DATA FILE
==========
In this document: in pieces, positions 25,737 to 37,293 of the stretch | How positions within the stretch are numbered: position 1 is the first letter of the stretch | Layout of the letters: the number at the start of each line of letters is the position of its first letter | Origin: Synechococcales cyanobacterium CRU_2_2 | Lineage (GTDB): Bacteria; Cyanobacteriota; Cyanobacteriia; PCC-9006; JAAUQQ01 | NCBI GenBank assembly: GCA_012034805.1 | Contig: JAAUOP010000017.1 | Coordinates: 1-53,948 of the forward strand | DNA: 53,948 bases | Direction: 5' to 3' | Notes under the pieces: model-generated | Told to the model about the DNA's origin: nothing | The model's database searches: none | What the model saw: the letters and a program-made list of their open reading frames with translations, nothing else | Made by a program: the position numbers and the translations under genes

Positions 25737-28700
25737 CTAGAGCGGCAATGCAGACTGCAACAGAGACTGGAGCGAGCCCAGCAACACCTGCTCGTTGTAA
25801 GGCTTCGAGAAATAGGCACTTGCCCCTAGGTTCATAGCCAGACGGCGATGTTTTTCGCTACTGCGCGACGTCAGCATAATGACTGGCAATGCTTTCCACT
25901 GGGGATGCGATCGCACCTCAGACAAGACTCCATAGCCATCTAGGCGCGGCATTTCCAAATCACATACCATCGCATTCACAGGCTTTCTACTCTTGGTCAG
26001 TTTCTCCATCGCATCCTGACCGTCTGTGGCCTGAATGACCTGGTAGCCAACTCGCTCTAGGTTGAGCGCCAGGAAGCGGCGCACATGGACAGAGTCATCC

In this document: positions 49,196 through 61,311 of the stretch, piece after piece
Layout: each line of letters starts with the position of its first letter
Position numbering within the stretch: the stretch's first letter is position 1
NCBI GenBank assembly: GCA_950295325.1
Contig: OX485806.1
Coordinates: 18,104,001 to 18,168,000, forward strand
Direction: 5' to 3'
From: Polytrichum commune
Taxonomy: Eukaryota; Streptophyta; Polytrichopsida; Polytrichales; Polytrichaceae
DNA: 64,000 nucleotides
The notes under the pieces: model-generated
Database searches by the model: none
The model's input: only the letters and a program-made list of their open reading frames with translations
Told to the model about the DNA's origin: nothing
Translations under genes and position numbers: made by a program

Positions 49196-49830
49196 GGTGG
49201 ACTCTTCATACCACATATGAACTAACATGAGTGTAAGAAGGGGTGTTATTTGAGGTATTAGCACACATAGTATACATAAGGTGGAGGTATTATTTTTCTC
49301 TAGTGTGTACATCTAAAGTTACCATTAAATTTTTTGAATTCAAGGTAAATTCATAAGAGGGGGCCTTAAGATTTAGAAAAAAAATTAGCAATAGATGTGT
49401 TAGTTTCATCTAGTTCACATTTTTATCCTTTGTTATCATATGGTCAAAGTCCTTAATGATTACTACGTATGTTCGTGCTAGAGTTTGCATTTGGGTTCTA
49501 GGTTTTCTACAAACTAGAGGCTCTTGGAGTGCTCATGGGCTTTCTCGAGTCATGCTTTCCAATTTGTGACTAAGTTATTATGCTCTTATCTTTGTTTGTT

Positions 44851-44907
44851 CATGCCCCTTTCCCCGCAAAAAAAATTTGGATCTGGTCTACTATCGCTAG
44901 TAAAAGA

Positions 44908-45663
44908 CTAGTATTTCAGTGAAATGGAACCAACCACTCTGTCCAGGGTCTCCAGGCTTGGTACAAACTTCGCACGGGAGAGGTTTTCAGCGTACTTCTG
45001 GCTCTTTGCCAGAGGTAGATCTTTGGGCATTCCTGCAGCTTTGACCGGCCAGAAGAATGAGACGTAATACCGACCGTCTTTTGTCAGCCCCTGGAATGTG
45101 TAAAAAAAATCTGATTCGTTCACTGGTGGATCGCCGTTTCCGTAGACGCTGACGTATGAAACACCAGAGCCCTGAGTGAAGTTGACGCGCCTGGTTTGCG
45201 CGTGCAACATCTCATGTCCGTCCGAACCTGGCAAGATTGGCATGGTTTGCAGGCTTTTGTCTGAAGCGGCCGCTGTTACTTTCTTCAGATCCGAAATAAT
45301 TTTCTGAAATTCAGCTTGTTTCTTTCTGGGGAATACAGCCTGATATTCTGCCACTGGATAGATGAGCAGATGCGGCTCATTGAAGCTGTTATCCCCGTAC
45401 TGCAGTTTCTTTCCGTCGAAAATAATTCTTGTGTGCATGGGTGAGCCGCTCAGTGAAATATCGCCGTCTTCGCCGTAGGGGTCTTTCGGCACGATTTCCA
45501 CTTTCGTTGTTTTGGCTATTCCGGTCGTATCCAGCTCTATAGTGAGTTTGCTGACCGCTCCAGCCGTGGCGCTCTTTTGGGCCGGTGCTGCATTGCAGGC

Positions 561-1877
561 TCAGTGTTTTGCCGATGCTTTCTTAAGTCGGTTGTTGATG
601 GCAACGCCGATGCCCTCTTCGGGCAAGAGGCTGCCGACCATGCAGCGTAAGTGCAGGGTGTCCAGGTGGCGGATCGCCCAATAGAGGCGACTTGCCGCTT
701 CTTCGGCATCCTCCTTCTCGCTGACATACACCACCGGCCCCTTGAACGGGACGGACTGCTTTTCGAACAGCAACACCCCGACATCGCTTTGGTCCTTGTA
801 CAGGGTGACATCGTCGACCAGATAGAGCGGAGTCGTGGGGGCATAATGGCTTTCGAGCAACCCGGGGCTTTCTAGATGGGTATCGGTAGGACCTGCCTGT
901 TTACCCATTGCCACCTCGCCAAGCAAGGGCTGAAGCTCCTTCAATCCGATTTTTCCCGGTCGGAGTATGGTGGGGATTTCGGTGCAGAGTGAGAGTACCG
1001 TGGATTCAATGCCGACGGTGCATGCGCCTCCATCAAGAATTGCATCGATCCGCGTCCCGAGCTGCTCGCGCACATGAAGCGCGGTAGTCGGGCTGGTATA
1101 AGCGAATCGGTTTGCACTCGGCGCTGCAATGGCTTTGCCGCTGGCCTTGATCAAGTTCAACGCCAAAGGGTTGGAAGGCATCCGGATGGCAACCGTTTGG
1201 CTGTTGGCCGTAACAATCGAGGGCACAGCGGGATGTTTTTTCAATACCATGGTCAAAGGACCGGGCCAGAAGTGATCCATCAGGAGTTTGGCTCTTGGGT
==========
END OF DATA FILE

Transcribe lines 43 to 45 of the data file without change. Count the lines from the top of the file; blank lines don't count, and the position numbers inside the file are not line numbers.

801 CAGGGTGACATCGTCGACCAGATAGAGCGGAGTCGTGGGGGCATAATGGCTTTCGAGCAACCCGGGGCTTTCTAGATGGGTATCGGTAGGACCTGCCTGT
901 TTACCCATTGCCACCTCGCCAAGCAAGGGCTGAAGCTCCTTCAATCCGATTTTTCCCGGTCGGAGTATGGTGGGGATTTCGGTGCAGAGTGAGAGTACCG
1001 TGGATTCAATGCCGACGGTGCATGCGCCTCCATCAAGAATTGCATCGATCCGCGTCCCGAGCTGCTCGCGCACATGAAGCGCGGTAGTCGGGCTGGTATA